Yesterday's report in the Brigetown Barbados newpaper, the Daily Nation
brought attention to plans for change being proposed by that islands' Ministry of Health. The Government is planning to tighten up the practice of medicine in two respects: Minister of Health Donville Inniss
stated it would soon become mandatory for doctors to continue their medical education to stay on the register and continue practicing medicine.
"Medicine is a very dynamic field and one has to continue to read, research and analyse matters in order to keep abreast..."
In conjunction, "We are going to establish, for the first time, a specialist register which will indicate who qualifies to be registered as a specialist in the medical profession,"
Inniss stated. Click on the title for the full news report.
Labels: Barbados, Caribbean, Caribbean medical education, continuing education, government regulations, medical education, medical registry, medical specialties, practice of medicine
What is Evidence-Based Practice (EBP)?
Evidence-based practice is
"the integration of best research evidence
with clinical experience
and patient values and circumstances."
EBP is like a three legged tripod. Just as a tripod needs all three legs to stand, EBP needs all three components to really succeed!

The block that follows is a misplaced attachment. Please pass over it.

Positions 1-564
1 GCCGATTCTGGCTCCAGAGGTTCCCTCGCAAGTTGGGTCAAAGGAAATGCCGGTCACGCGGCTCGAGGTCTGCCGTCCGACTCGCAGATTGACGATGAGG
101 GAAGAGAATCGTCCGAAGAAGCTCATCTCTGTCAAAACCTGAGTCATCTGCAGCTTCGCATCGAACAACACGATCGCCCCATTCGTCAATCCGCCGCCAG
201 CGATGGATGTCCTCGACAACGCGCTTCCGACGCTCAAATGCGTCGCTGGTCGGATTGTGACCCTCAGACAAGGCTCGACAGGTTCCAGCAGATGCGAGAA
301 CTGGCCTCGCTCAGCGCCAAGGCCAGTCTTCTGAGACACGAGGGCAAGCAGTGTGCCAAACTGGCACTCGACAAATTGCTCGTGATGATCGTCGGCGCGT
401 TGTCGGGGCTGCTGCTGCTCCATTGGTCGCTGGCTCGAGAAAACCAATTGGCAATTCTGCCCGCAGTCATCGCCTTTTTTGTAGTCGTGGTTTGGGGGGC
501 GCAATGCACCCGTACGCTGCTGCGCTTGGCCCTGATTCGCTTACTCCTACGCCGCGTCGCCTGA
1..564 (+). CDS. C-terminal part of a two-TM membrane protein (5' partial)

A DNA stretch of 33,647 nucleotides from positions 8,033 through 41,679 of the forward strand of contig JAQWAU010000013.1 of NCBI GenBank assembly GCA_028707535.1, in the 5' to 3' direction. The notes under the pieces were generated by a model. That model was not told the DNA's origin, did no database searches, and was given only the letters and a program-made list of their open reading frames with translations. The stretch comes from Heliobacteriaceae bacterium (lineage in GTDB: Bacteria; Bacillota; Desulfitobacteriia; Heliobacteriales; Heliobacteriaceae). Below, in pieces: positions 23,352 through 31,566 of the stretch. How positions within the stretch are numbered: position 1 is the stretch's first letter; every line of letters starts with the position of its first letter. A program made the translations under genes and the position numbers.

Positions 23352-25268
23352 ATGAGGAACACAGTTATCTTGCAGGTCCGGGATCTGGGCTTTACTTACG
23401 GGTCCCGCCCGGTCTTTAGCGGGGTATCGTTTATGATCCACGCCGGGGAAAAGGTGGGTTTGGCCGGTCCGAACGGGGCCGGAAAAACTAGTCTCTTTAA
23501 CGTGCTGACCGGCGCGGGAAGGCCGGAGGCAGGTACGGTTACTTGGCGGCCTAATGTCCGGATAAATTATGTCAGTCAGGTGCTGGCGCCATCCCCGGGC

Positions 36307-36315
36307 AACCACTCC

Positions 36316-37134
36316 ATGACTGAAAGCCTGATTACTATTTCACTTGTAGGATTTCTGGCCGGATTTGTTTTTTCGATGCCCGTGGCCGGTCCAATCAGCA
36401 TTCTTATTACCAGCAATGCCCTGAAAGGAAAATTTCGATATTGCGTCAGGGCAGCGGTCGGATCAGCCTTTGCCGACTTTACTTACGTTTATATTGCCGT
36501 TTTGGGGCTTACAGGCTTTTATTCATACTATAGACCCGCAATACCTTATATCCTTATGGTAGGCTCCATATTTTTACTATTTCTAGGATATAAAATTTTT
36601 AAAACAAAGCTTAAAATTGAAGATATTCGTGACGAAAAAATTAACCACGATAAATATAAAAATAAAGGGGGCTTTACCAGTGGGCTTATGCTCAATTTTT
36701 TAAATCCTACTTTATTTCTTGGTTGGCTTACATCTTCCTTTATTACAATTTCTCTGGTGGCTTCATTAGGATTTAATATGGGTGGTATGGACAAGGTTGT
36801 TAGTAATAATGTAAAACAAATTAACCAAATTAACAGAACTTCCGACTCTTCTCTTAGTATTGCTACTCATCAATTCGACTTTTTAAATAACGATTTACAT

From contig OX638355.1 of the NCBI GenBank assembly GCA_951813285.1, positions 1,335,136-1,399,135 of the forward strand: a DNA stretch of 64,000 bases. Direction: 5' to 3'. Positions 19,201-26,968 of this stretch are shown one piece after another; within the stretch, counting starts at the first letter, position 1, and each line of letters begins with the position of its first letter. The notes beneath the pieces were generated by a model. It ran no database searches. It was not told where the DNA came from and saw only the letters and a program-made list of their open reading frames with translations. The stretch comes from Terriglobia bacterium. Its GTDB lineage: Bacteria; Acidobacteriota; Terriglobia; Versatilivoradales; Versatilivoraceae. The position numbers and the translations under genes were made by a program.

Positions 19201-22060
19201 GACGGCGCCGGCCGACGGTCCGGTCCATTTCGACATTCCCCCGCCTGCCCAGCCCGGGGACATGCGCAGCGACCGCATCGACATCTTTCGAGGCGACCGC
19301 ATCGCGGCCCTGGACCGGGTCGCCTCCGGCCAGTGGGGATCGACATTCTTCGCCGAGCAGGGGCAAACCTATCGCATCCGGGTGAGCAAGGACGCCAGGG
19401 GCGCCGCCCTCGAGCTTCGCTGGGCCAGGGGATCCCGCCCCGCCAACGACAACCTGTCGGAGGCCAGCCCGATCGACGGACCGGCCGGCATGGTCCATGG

Thank you Janet Wale
for sharing this in the Cochrane Collaboration 'Consumer Digest'
Vol.556(1), Feb 14, 2010.
From: Straus S, Richardson SR, Glasziou P, Haynes BR. Evidence-Based Medicine. How to practice and teach EBM.
3rd ed. Elsevier Churchill Livingstone. 2005.
Labels: Cochrane Collaboration, consumer health, evidence-based medicine, evidence-based practice
Has the Evidence Based Medicine (EBM) movement "driven the study of health care policy-making into a conceptual cul-de-sac"?
The goal of EBM has always been to find and implement the best medical research evidence to ensure best patient outcomes. In effect 'bridge the know-do gap'. A smooth unimpeded path for new research knowledge to be translated to patient care and beyond to health care policy, has been the default expectation.Should this be, or does this have to be a 'cul-de-sac' situation?
This has been a growing argument in some circles (no pun intended), and one put forward by an interdisciplinary research group
based out of the UK. Studying the science and nature of evidence with a wide-angle lense, this group takes policy studies in general and health care policy-making in particular, beyond simple 'decision science'.
"...we have argued that it is time to problematize the notion of 'evidence' in the heath care policy-making process and to legitimize rather than devalue the place of practical judgement."
Login to the EBSCO database for the full text of this interesting article from the Journal of Health Services Research & Policy (UK) .
Russell, J., Greenhalgh, T., Byrne, E., & McDonnell, J. (2008). Recognizing rhetoric in health care policy analysis. (pp. 40-46). doi:10.1258/jhsrp.2007.006029.
This all brings to my mind the infamous word's of Inspector Clouseau, "Facts Hercule, nothing matters but the facts..."
Labels: evidence science, evidence-based medicine, health care policy, health policy, policy-making
The 2009 Annual Report to the Nation on the Status of Cancer, 1975-2006
has been released. The American Cancer Society
, the Centers for Disease Control and Prevention (CDC)